But eventually the church, through carelessness or disobedience or deception or whatever, came to lose the gifts and power of the Holy Spirit and entered into what is referred to as the Dark Ages. For the most part, these unique gifts of the Holy Spirit remained lost through the centuries. Until Azusa.
At Azusa, saints again were baptized in the Holy Spirit, just like early church saints, and received the mysterious gift of tongues and other gifts that lay dormant, for the most part, over the centuries. (These saints often met opposition, even hostility, from the Christian community.) Most important came the enthusiasm and power of the Holy Spirit to preach Christ and to take authority over sickness and disease.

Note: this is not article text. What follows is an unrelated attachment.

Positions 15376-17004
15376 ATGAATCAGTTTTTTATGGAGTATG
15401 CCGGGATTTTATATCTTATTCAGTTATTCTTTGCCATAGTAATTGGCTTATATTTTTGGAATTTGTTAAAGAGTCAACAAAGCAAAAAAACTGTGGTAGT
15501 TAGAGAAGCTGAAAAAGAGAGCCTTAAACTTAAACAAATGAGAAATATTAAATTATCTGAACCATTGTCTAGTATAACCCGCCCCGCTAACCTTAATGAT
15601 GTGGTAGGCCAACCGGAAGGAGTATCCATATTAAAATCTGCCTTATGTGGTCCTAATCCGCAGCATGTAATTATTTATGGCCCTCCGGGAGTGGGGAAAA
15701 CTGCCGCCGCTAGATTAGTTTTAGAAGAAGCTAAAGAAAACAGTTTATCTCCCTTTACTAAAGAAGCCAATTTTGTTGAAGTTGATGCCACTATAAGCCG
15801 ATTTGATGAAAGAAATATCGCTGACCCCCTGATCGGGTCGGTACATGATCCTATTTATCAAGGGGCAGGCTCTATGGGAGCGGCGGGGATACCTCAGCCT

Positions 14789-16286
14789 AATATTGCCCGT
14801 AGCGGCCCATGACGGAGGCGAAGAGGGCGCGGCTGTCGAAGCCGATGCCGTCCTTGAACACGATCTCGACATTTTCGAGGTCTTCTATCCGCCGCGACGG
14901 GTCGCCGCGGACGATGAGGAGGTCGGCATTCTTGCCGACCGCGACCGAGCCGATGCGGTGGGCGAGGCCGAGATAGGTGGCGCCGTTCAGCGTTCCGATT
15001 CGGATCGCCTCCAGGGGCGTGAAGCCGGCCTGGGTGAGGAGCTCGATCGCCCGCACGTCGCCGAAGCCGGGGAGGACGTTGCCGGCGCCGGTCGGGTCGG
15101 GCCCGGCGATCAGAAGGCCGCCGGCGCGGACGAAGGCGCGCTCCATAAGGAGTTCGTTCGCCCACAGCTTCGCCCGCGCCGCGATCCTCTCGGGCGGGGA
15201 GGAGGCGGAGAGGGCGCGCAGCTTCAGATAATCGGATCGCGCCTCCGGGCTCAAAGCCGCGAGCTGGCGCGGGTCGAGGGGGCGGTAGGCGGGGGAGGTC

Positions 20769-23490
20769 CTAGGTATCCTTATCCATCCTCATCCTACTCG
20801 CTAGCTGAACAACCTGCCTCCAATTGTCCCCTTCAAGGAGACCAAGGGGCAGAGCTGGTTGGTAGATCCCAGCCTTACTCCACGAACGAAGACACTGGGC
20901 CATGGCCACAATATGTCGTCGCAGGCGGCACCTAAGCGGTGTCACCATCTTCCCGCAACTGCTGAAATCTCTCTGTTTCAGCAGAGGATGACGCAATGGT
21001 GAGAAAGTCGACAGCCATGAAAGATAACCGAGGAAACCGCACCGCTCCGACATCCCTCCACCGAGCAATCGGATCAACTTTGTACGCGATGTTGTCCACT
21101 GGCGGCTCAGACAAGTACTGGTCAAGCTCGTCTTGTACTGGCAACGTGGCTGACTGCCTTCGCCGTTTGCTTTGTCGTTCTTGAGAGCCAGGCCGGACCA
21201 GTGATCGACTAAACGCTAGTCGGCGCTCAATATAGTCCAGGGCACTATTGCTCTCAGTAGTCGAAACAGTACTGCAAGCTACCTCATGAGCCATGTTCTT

Sadly, much of Azusa street fervor and power has dissipated, just as the early church had come to lose its fervor and power. Even so, however, it still remains that most of the work accomplished for the kingdom of God is done so by saints who have been baptized, by Jesus Christ, in the Holy Spirit.
The wonder of the Azusa Street Revival is perhaps best described by Bartleman himself: “I would rather live six months at that time – than fifty years of ordinary life.”